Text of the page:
Saturday, October 08, 2011, 02:34 am
3G MacBook Pro prototype 'owner' gets parts returned to himApple has sent back custom-installed parts to the unwitting buyer of a 3G antenna-equipped MacBook Pro prototype, after reclaiming the computer last month.
Josh Lowensohn reported for CNet that Carl Frega received back from Apple a hard drive, battery and two sticks of RAM that he had installed in the machine to repair it.
Frega, a North Carolina resident, enlisted the help of a friend to post the prototype unit on eBay in August. The unusual laptop quickly attracted interest, with bids shooting up at one point to as high as $70,000 before the auction was shut down at Apple's request.
The Cupertino, Calif., company then contacted Frega and sent a private investigator to pick up the computer on Sept. 1.
Frega told the publication that he had made multiple requests to Apple to get the parts back. The components reportedly arrived in an unmarked Fedex box.
The laptop features an extendable 3G antenna on the right side of the display and a SIM card slot. Rumors that Apple has been developing notebooks capable of cellular data connections have persisted for years.
Frega claims to have purchased the machine from a former Apple engineer he met via the classifieds site Craigslist. The Apple employee allegedly received the prototype for "software development work" and never tested the cellular functionality.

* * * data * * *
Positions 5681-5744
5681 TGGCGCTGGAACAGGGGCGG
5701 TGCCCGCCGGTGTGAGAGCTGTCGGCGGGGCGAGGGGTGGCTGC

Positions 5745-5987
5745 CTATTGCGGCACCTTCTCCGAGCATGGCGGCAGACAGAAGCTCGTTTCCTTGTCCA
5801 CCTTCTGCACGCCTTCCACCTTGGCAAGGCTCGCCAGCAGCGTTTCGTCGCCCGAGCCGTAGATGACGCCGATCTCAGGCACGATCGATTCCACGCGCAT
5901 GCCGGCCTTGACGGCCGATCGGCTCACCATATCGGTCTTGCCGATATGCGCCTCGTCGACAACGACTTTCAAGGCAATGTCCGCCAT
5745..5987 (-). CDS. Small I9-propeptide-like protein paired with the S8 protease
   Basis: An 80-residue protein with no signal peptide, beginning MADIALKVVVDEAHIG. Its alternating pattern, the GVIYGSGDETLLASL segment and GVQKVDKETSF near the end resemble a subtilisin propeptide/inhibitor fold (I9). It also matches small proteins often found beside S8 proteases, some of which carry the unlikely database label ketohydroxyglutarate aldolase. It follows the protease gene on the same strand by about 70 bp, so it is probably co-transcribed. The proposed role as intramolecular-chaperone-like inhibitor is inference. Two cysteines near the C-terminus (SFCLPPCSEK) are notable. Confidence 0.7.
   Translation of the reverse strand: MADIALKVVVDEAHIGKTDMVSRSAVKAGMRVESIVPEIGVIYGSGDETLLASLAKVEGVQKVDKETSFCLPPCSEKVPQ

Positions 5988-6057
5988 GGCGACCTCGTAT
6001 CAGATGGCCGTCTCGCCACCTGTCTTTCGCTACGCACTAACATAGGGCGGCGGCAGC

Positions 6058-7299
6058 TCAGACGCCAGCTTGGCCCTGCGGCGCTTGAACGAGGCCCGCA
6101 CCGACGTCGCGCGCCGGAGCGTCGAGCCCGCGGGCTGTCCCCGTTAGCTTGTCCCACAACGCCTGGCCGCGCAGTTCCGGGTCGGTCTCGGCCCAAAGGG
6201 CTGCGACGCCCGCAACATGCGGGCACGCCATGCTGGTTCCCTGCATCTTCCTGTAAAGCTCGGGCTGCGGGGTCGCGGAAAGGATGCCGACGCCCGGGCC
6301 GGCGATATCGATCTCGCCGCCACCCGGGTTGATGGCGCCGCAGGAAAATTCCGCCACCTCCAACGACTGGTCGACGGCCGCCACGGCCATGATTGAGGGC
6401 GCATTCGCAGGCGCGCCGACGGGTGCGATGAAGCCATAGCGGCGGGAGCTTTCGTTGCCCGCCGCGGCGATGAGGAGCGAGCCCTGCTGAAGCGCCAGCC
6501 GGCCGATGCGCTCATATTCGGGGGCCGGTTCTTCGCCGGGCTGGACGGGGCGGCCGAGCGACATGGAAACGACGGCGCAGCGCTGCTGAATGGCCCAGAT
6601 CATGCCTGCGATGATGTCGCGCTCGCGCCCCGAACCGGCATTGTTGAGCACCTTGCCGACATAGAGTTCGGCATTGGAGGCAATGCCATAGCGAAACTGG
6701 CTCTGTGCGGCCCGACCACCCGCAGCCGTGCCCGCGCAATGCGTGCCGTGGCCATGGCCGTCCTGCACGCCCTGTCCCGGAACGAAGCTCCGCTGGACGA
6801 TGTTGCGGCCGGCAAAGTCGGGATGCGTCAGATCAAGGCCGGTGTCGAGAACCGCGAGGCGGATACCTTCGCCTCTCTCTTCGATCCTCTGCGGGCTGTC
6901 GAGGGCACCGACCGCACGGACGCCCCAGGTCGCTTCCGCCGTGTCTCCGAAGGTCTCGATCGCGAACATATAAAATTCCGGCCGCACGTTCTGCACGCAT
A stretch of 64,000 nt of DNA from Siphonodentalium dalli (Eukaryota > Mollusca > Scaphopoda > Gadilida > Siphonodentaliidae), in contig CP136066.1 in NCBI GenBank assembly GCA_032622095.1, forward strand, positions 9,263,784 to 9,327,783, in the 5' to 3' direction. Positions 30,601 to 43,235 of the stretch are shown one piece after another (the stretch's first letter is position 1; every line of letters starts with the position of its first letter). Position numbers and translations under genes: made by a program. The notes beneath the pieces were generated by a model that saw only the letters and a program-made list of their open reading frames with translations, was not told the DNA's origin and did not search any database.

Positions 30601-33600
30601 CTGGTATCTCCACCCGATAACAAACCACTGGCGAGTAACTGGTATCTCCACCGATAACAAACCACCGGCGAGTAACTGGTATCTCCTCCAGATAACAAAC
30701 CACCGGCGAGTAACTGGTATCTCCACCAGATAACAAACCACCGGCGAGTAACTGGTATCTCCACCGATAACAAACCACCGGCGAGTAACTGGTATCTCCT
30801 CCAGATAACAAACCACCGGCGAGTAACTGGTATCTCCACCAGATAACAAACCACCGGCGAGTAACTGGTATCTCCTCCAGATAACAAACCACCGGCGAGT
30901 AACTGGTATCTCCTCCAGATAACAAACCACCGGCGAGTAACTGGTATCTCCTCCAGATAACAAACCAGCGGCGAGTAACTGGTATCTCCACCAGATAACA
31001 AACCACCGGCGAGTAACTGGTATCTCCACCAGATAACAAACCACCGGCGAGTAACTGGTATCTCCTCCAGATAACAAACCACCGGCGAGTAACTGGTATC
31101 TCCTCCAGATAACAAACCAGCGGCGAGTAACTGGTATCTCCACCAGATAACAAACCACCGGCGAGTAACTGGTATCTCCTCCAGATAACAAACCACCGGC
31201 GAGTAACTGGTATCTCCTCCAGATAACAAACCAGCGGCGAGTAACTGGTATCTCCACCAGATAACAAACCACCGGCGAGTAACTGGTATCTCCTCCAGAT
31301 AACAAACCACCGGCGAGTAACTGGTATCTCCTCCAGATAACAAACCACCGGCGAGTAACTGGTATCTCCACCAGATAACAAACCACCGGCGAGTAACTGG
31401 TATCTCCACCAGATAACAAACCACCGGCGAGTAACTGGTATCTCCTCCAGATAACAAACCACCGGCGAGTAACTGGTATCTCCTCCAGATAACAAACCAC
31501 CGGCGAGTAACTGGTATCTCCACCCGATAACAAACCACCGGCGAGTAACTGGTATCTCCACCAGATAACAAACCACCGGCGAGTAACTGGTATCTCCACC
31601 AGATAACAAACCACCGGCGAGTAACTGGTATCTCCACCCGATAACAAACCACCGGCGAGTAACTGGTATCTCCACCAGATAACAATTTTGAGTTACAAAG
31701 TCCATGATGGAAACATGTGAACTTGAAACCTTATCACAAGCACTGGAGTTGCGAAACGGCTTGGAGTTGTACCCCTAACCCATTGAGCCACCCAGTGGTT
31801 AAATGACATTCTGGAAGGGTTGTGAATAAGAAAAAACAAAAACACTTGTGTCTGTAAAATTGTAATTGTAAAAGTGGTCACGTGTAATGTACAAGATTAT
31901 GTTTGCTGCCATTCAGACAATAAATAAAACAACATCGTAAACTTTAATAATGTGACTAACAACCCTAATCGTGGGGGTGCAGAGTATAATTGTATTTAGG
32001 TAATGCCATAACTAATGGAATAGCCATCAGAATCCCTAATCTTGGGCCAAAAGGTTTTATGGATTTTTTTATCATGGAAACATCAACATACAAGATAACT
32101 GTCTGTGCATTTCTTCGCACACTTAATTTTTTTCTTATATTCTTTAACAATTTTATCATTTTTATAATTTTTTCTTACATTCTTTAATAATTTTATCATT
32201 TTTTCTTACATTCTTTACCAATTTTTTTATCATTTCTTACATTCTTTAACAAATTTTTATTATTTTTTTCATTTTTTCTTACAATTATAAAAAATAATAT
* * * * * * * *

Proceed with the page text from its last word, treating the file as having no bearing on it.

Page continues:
After repairing the unit, Frega sold it on Craigslist, but the new buyer complained that the laptop was a fake after an Apple Store Genius Bar technician refused to service the machine.
"Opened machine to observe that nearly every internal part was third party; main logic board, optical drive, display, hard drive, top case, and others. Machine serial number (W8707003Y53) is also not recognized as a valid number," the Genius Bar repair sheet reportedly read.
The purchaser took the owner to small claims court, where a judge ruled that Frega must compensate the buy for the notebook and take back the device.
Frega is now considering legal action against the original owner of the MacBook Pro prototype. Including legal fees, he estimates that he has incurred $400 in costs related to the notebook.
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